Chris:  It’s been less calculated in terms of a methodology standpoint and way more about what we like writing.  There’s A King the production on it you can probably hear Justin Vernon and Bon Iver stuff clearly through it.  We had just gone to see him in October and I’m a big fan, so that was right when we were jumping into production in November.  Rattle was similar, we are cooped up in quarantine and it feels like we are on a rollercoaster of emotions and that one just came out like we were 14 years old again in a garage with a trash drum set and singing through a microphone through a guitar amp because we didn’t have a good set up. It became whatever we are feeling, let’s just chase that and our church has responded and it has felt authentic.

WLM: Do you feel pressure to “be elevation” in any way to your church or the world?

Chris: I don’t feel pressure sonically or musically speaking.  I feel so privileged and blessed to be here and our church is along for the ride for whatever man. They just like to worship. That sounds quite cliché but that’s really the truth.  They will let you know if they are not feeling a certain song, but man if there is passion behind it, if there is authenticity in the way it was either written or in the way we lead it, they are all in.

Stylistically it’s way less of a thing for our church to try and fit in a lane, especially anymore as we’ve evolved as a ministry.  You can go through the R&B pop thing of Never Lost to this Stone Temple Pilots thing in Rattle, rootsy for other ones and even straight-up gospel.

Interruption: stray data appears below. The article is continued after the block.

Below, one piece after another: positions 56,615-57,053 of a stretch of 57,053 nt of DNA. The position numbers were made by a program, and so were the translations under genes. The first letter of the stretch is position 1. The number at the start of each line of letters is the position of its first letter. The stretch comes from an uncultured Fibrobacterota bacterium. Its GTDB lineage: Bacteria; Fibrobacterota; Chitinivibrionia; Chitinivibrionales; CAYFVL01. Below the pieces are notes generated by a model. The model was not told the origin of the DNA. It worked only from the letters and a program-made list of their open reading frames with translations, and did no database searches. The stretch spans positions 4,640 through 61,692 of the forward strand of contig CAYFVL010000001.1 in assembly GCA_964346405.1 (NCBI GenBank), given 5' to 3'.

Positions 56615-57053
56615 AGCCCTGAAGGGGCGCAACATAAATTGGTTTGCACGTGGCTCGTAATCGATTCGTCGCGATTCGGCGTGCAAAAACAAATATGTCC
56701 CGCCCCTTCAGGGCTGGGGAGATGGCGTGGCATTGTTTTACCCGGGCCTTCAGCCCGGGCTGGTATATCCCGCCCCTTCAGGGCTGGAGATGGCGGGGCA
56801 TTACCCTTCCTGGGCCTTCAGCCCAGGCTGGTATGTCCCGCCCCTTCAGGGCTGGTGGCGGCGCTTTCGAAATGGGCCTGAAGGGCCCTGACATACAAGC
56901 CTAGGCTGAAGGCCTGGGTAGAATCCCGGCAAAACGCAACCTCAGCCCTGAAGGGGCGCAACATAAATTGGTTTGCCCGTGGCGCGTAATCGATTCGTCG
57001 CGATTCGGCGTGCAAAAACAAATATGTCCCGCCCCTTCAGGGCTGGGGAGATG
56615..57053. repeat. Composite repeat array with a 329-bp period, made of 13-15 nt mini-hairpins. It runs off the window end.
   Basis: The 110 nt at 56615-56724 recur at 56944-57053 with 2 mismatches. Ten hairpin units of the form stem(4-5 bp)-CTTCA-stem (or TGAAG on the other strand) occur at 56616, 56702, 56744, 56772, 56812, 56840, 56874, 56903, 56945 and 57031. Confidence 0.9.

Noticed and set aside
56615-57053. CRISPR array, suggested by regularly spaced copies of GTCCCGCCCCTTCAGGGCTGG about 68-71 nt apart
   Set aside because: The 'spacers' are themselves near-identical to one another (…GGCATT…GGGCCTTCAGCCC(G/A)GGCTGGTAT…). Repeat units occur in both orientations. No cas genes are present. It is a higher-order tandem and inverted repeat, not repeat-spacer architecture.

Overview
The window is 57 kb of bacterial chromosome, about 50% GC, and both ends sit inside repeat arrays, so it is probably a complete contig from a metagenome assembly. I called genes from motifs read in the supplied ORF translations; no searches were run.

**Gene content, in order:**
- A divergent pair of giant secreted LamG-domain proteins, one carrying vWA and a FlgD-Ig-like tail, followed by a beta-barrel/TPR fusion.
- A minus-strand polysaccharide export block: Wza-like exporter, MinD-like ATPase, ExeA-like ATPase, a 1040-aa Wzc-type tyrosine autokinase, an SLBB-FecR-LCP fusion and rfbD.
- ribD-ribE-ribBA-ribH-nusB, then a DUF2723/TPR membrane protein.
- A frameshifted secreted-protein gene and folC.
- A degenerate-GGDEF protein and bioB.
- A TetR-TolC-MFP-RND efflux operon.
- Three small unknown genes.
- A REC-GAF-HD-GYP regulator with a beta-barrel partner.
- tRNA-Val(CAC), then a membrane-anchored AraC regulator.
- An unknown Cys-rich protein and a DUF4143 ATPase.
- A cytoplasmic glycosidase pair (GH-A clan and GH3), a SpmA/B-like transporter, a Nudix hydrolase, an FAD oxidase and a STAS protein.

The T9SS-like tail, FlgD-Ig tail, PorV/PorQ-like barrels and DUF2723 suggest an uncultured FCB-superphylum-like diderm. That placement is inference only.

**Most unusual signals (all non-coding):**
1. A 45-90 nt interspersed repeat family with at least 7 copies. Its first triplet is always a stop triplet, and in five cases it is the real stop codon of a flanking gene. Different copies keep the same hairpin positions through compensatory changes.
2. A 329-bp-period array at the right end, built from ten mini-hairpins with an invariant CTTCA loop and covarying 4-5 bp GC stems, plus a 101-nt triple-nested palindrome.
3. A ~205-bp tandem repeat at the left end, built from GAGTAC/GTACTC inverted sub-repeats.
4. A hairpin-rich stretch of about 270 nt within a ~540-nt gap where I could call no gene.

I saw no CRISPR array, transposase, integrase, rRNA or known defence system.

WLM: For people that are listening to this album what would your advice be to catch the heart of it in order to take to their local church?

Chris: The album as a whole, I would say, for starters is that I feel like God orchestrated this album to be released during this time, even by the title of the album Graves into Gardens

WLM:  Which is pretty bold as people are pretty afraid of death and it’s right on the cover.

Chris: When we started work on it in November we knew it was going to be the title and actually we’ve never been in the position where we had the name and the artwork before we recorded.  But we felt so strongly, not only about the title but the messaging of that particular song and theme. Yeah with the artwork, if anything I feel like the entire messaging of this album helps us see that there is a different lens for us to see things through. We have two different perspectives we can have. In this pandemic, we can maintain an earthly perspective of dry bones but the other way to view this time, even with all the real and awful things that can come along with, the kingdom perspective we don’t see an army of dry bones we see an army that is having breath put in them and flesh put on them. An army ready for marching orders.  One perspective is to see no way through a sea that is in front of you and the kingdom perspective is to see the wide path to walk through.